Despite intense lobbying by the Harbour Theatre membership and the general public to the state government and local councillors, we were forced to move.  

Harbour proposed to council to use the long disused Port Cineaste Building on Adelaide Street as a temporary venue, until a more secure home could be found. 

So once again, we dismantled our beautiful theatre, the only purpose built theatre in Fremantle at the time, and moved lock, stock and barrel across the Princess May Park to the Port Cineaste Building. 

The major task of converting a cavernous cinema into an intimate performing arts space, including building a stage and erecting lighting, was an enormous job undertaken by a small, but hardworking and dedicated group of members and involved many, many hours of volunteer labour.

But it wasn’t to last. In 2014, just after our 50th Anniversary celebrations had come to a close, the Port Cineaste Building was sold and we were told we had to move out by the end of March. 

After much searching, discussions & negotiations, Harbour Theatre moved just seven minutes north of Fremantle into the lovely Art Deco Mosman Park Memorial Hall, also known as Camelot Theatre. 

Our dedicated team once again kicked in with the massive undertaking of moving the theatre less than five years after our last move.

So for more than 50 years Harbour Theatre has entertained tens of thousands of people. 

As a self-funded, not-for-profit theatre managed solely by volunteers, all proceeds raised by our productions are channeled back into the club so we can continue offering quality community theatre to the residents of Fremantle and the surrounding suburbs.

We are so tired of Fremantle council saying they will assist us and yet whenever we have found a suitable venue we are told it is earmarked for something/someone else.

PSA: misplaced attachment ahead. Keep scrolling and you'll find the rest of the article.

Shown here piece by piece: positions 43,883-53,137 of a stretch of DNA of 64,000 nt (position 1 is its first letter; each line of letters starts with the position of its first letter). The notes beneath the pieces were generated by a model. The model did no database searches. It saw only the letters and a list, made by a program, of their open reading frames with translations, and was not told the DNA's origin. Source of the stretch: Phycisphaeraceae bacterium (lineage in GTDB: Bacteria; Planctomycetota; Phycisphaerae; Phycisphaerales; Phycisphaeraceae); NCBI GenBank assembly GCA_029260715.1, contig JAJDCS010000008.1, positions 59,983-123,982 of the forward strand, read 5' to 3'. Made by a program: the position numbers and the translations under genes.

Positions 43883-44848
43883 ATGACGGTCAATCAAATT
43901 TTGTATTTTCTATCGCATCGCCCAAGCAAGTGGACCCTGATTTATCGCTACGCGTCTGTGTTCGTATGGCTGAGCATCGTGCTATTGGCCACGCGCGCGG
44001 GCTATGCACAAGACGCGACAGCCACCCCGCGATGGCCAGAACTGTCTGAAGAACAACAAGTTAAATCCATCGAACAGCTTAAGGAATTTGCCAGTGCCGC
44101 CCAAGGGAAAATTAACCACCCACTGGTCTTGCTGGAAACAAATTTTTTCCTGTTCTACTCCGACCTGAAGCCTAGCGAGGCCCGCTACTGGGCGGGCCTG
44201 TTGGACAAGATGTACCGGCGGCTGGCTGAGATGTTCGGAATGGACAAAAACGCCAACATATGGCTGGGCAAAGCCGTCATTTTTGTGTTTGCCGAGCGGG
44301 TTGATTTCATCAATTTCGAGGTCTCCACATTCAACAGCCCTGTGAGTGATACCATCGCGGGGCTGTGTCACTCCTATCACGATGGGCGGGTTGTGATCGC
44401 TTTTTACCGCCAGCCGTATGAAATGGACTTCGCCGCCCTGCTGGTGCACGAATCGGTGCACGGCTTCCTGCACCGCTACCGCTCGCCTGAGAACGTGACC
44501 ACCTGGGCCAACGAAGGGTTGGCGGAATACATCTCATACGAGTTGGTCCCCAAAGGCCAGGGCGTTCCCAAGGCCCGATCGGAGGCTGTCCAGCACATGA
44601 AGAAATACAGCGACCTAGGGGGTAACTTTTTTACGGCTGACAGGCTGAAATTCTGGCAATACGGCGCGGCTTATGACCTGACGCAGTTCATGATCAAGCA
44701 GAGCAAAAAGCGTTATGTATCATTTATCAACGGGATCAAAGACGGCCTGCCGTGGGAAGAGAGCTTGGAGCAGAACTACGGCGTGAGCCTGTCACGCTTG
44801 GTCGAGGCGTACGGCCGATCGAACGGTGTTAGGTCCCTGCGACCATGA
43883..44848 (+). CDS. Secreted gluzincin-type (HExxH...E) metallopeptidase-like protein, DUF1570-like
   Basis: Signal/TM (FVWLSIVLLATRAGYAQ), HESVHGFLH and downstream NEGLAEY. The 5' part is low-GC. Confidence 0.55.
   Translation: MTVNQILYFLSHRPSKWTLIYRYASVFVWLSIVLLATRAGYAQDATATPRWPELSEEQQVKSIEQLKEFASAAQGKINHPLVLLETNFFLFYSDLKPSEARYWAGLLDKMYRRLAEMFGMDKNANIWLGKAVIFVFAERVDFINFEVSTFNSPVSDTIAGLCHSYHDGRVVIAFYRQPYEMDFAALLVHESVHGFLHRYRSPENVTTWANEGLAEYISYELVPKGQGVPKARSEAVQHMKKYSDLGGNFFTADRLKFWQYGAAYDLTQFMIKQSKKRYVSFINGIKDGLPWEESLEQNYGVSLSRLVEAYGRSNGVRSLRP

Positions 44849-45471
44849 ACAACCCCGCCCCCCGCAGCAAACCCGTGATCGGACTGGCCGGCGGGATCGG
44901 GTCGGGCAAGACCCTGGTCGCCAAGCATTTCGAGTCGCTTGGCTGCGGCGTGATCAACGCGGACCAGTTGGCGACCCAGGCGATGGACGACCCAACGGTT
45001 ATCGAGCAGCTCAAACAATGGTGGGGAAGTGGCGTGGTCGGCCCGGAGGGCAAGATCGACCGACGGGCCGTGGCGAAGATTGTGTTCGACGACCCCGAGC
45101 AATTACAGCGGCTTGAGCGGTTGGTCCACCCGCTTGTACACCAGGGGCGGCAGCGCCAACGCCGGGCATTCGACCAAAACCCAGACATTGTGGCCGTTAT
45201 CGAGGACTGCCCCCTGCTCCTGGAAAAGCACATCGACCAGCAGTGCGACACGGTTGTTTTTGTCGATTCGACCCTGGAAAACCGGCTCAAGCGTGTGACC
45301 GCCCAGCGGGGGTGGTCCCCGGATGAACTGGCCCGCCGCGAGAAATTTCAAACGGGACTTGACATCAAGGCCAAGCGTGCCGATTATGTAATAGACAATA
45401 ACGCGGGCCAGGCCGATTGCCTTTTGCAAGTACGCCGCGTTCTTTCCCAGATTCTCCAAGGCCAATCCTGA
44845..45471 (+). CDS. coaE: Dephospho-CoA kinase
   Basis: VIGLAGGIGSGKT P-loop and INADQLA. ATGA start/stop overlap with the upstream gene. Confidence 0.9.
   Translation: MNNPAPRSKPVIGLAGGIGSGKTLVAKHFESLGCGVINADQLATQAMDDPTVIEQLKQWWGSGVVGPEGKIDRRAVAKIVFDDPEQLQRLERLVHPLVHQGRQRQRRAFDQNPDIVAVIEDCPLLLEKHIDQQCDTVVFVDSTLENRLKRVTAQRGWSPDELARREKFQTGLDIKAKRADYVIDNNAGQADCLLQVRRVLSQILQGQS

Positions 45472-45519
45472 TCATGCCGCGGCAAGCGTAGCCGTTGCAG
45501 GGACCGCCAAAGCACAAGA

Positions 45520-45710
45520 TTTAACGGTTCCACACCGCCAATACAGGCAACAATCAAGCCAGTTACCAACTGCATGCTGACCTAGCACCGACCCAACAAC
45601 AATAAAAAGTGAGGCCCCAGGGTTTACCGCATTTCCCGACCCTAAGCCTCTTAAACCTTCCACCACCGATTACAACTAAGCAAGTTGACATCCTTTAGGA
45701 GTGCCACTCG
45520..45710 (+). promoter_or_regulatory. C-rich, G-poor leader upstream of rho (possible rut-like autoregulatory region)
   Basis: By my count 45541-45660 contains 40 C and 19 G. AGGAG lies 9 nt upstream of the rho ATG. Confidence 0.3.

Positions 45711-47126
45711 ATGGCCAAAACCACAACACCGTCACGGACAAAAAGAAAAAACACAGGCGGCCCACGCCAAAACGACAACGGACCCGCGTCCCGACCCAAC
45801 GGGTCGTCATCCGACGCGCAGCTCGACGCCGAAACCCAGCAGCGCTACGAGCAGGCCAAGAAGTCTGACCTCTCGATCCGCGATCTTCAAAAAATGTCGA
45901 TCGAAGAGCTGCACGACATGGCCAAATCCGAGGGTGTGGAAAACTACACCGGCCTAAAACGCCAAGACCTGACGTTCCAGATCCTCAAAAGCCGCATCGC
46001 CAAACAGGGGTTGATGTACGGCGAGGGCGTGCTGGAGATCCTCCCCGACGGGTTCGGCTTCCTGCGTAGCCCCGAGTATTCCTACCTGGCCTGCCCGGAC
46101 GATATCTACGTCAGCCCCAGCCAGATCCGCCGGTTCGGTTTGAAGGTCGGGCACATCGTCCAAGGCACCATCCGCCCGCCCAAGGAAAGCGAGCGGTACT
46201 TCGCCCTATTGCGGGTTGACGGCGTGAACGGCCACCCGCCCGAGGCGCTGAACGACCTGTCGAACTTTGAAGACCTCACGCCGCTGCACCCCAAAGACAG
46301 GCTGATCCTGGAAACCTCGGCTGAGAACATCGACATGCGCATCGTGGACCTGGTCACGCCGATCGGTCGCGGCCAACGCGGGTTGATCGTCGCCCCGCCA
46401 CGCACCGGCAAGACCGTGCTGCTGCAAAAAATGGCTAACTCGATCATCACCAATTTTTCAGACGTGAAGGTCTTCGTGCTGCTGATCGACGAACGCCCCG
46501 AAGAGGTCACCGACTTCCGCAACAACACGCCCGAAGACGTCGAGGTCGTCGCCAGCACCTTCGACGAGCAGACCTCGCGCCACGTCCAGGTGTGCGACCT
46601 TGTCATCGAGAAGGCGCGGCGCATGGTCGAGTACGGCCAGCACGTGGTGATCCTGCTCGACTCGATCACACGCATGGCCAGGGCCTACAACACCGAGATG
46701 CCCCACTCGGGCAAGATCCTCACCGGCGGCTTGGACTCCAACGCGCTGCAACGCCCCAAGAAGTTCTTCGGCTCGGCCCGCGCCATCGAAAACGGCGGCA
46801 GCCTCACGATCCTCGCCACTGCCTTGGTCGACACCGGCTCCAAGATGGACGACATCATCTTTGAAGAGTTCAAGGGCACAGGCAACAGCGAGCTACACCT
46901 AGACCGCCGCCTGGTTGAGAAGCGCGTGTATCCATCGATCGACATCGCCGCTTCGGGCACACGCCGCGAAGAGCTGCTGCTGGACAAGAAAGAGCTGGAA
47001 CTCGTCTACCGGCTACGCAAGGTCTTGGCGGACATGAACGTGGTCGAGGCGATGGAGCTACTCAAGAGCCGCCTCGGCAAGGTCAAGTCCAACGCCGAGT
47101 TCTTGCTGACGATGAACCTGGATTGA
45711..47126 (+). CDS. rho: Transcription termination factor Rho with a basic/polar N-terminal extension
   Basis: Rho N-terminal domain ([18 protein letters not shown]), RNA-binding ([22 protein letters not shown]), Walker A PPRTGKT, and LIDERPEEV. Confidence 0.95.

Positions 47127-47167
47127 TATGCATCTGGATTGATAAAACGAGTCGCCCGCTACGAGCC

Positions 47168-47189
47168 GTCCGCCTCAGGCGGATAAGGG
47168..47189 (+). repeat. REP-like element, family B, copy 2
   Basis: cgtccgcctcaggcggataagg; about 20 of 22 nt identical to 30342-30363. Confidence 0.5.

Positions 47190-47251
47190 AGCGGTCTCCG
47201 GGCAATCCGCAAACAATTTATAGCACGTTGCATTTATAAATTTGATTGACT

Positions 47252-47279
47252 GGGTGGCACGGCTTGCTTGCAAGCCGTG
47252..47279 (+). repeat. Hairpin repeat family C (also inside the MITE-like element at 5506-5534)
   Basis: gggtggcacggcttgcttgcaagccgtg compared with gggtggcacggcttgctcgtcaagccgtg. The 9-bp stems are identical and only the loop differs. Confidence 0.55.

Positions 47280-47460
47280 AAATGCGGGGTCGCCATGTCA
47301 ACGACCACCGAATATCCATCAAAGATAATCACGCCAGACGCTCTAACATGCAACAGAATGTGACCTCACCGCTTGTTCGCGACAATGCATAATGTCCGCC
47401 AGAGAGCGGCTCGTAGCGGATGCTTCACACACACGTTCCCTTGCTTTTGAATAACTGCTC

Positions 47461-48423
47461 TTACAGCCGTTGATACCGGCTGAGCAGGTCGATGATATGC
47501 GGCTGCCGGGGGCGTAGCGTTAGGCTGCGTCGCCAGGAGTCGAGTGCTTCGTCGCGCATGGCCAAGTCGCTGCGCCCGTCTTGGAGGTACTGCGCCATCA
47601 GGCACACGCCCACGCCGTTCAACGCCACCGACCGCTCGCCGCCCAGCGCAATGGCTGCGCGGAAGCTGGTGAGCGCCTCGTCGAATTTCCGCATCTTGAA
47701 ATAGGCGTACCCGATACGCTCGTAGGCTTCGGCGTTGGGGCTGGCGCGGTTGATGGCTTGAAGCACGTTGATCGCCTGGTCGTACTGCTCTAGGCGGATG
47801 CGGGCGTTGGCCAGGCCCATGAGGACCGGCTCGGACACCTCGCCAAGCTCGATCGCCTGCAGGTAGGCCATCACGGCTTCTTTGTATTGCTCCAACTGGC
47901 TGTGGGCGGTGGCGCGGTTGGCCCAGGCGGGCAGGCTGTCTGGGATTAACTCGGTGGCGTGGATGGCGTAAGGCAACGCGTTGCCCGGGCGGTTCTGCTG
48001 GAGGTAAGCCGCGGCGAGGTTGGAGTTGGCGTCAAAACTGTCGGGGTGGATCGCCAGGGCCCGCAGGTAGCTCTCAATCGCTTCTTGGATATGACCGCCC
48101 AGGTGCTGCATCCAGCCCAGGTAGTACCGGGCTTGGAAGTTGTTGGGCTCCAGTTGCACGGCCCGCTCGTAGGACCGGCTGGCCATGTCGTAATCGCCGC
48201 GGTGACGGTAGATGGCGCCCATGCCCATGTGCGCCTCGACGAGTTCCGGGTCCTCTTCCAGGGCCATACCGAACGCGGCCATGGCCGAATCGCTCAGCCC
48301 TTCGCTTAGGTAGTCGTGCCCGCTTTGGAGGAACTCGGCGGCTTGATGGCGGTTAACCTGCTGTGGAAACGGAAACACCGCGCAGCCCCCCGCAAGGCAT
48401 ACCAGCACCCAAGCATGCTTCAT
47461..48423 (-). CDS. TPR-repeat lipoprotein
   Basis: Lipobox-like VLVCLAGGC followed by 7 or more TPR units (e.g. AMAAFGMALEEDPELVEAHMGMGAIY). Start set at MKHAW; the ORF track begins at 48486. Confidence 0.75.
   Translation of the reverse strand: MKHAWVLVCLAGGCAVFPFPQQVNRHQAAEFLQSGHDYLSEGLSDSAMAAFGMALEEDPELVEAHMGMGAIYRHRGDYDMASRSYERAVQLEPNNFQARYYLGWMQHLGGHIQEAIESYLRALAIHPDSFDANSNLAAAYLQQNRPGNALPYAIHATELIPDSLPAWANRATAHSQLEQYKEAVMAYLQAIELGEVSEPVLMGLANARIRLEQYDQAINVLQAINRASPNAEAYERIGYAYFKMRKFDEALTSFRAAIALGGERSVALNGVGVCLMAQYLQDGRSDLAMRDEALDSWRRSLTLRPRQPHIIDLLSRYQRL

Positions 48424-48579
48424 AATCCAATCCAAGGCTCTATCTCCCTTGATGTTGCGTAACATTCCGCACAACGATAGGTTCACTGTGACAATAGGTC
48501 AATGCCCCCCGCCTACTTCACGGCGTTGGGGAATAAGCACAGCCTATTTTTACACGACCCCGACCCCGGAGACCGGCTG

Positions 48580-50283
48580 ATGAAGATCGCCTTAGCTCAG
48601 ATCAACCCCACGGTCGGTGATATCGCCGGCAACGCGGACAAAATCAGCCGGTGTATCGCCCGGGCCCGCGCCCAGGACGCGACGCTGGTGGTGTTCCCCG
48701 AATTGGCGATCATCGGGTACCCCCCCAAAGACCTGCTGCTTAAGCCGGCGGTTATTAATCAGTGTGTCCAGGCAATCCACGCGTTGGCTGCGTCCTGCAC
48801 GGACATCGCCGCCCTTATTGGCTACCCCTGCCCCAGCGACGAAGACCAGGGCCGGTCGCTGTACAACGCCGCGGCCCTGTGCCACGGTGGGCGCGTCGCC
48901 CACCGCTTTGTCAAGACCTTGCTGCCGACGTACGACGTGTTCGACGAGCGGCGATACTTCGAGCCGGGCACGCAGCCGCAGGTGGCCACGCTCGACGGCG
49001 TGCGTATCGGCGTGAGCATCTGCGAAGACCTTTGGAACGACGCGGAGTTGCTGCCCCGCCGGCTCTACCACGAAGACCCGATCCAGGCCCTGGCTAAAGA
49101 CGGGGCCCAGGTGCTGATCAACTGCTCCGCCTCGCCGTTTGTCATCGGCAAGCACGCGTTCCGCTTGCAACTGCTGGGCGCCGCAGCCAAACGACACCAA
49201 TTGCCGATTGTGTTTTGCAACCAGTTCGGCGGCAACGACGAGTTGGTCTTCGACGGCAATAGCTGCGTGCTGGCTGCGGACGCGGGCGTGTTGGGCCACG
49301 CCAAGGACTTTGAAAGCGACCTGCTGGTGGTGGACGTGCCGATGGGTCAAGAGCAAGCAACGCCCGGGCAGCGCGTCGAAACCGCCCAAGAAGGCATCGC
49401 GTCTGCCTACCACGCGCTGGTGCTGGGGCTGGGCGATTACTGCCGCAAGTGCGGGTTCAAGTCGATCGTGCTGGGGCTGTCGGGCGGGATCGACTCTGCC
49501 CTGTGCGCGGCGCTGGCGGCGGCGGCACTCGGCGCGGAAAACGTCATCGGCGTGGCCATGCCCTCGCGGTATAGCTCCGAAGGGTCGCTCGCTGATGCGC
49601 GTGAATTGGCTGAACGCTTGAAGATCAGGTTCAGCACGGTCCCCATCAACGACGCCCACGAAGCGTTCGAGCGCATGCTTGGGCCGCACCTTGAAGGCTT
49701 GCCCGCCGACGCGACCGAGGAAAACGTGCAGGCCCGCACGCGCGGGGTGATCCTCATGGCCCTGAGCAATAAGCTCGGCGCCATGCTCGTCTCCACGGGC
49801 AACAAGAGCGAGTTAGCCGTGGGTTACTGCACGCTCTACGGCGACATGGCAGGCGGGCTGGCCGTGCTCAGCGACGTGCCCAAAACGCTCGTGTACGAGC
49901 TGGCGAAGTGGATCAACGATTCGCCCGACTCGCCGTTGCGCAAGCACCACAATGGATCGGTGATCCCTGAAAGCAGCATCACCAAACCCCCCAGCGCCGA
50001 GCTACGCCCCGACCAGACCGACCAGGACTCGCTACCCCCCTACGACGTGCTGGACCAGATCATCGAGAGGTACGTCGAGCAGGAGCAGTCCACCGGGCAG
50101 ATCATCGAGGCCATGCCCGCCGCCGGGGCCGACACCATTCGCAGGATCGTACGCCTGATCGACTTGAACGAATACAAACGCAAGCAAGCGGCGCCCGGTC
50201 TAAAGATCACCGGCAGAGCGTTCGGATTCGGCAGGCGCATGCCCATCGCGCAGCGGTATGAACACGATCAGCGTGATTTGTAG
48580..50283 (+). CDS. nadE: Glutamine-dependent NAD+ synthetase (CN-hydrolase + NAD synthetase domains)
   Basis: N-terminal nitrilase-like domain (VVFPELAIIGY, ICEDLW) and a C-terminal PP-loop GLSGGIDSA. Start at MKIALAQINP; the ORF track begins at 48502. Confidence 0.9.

Victoria Hall was suggested but the rent was so astronomical it was impossible. 

We looked into every empty/disused building in and around Fremantle with no satisfactory results. 

We asked about the Port and the empty sheds there – seeing as we are called Harbour Theatre in honour of our port city we thought that would be ideal – alas nothing eventuated.  

We were so sad to see the Port Cinema demolished and now here it is; nearly six years later and it is now a temporary  car park, when it was a perfect venue for us. 

We also made application to move into the Fremantle Boys’ School when that was an option, but alas we lost out on that too. 

While we were the oldest and only Community Theatre in Fremantle, we are certainly not the oldest theatre group in Perth and it is sad that we are now in Mosman Park rather than in our true home of Fremantle. 

We have participated Harbour Theatre have performed in many venues since being established in 1963, with every move being a very traumatic experience for all involved. We strive to one day move just one last time into a dedicated building we can call our own…in Fremantle.

All the original members of the theatre are now sadly passed away or in declining health and the banner for Harbour needs to be carried on by the next wave. 

If only we had a home of our own to do it in.